Suppose we let R be a commutative ring with identity, and let I be any ideal of R. And we define the RADICAL of I to be the set N(I) = {[tex]r \in R[/tex]: [tex]r^n \in I[/tex] for some positive integer n}.(adsbygoogle = window.adsbygoogle || []).push({});

I need the proof that:

- If I contains a unit of R, then show that I = R.

- N(N(I))=N(I)

An integral domain is a commutative, unital ring that contains no zero-divisors. So I'm guesing R must be an ID. If R is a ring with identity 1_{R}, then [tex]a \in R[/tex] is a unit if ab = ba = 1_{R}for some b in R, and b is the inverse of a. Now if we suppose I contains a, how do we show that I=R?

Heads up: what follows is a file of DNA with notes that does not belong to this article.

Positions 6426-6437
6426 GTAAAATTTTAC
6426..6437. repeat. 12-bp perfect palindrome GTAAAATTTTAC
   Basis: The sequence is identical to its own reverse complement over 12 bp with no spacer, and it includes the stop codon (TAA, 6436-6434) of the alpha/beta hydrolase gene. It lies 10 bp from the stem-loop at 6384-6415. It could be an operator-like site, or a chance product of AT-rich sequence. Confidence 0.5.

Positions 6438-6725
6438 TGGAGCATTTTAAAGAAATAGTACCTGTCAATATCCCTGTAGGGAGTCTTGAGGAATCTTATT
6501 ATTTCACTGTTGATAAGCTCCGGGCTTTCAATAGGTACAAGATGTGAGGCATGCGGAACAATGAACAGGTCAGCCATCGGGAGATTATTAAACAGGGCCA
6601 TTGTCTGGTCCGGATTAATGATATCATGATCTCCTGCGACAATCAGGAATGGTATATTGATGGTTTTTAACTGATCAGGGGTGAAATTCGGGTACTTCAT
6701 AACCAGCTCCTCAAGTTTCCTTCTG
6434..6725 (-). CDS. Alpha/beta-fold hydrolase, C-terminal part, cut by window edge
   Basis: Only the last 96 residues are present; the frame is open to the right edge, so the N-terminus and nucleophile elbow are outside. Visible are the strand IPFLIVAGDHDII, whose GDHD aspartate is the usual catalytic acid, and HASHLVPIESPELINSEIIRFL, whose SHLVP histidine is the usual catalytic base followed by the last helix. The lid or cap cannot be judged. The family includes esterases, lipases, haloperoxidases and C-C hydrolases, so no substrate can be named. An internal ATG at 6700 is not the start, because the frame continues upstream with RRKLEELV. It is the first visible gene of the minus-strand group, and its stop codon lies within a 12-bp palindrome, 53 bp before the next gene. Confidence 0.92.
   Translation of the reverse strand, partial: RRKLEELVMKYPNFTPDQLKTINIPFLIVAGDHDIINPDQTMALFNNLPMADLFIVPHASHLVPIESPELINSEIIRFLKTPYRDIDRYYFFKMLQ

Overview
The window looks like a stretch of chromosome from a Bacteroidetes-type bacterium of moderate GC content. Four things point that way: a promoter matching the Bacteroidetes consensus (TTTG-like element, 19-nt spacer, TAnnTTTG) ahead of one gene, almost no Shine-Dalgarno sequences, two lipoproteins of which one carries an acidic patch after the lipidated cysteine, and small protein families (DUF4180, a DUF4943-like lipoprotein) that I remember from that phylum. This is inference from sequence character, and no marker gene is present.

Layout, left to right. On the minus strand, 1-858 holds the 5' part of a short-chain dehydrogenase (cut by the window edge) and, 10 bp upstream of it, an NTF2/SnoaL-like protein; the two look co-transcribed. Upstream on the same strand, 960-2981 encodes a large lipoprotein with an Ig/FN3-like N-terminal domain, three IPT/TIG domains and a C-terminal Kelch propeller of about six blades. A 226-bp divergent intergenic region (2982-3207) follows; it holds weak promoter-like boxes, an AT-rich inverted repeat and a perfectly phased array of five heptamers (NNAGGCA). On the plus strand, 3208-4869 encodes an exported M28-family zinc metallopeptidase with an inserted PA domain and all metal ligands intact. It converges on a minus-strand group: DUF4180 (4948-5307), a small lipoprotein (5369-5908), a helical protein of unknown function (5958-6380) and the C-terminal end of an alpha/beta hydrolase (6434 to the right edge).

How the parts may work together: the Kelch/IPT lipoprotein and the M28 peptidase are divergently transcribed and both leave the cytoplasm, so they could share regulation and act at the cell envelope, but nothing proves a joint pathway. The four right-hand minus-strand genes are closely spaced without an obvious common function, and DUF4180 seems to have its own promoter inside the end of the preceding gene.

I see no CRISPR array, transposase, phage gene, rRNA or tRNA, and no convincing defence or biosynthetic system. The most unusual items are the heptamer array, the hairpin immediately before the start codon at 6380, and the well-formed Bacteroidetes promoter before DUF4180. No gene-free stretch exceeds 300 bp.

For the second proof we can assume N(I) is an ideal of R.

Any help or suggestions are appreciated.

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# Commutative Ring

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